I miss Tom.
Tom was a good friend back in Canada with whom I found myself in almost constant disagreement.
Our frequent discussions on matters of the church and leadership were always friendly and God-honoring. They were also joyously combative. We came from different backgrounds (different worlds I sometimes thought) and our views on many core issues were often poles apart.
You see, years ago I learned that one of the most dangerous ways to stunt the growth of a leader is to limit your world only to perspectives which reinforce your outlook.
Real growth as a leader happens when you purposefully allow your thinking to be challenged.
How do you do this?
Here are 3 essential ways you can immediately expand the scope of your leadership thinking.
1. Seek out relationships with leaders from diverse backgrounds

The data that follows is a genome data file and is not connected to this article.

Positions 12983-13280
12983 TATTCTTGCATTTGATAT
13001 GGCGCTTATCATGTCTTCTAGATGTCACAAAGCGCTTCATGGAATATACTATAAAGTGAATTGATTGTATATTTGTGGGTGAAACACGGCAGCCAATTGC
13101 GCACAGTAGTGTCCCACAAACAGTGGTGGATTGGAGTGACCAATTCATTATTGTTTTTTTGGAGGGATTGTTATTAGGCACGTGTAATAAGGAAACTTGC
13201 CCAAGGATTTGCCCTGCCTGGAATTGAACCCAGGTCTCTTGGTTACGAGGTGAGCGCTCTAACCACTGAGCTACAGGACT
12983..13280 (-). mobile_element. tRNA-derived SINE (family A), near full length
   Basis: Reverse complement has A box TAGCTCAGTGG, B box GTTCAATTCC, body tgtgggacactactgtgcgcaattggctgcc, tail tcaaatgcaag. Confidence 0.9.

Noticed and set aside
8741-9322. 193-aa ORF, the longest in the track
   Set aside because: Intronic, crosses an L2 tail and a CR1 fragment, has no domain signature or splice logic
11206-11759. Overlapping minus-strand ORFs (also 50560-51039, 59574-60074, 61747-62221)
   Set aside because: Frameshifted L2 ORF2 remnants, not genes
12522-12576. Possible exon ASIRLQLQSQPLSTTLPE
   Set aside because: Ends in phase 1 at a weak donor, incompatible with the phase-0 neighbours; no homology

Take out your calendar and look at the lunches, coffees and meetings you have scheduled with leaders over the next 30 days.
How many are from beyond your organization, denomination and even worldview?
Set a goal to develop one or two relationships with a leader you know to come from a radically different perspective.
2. Read books you know to be beyond your paradigm
Have a look at your bookshelf right now. What percentages of these titles are merely reinforcing your perspective?
Aim to have a minimum of 10% of your reading from beyond your comfort zone.
3. Expose yourself to leadership training from diverse sources
Not long ago I took in a leadership conference sponsored by a Catholic organization. I am not Roman Catholic; I hold many divergent doctrinal positions from our Catholic brothers and sisters.
But my thinking was radically stretched.
At least once this year, expose yourself to leadership teaching from a leader outside your established world.
So don’t be like the person who recently told me they’d never return to the WCA Global Leadership Summit, because they disagreed with the theology of one of last year’s speakers.
Discipline yourself to intentionally expand your thinking.
You might even need to get a “Tom” in your life.
How do you expand your leadership thinking?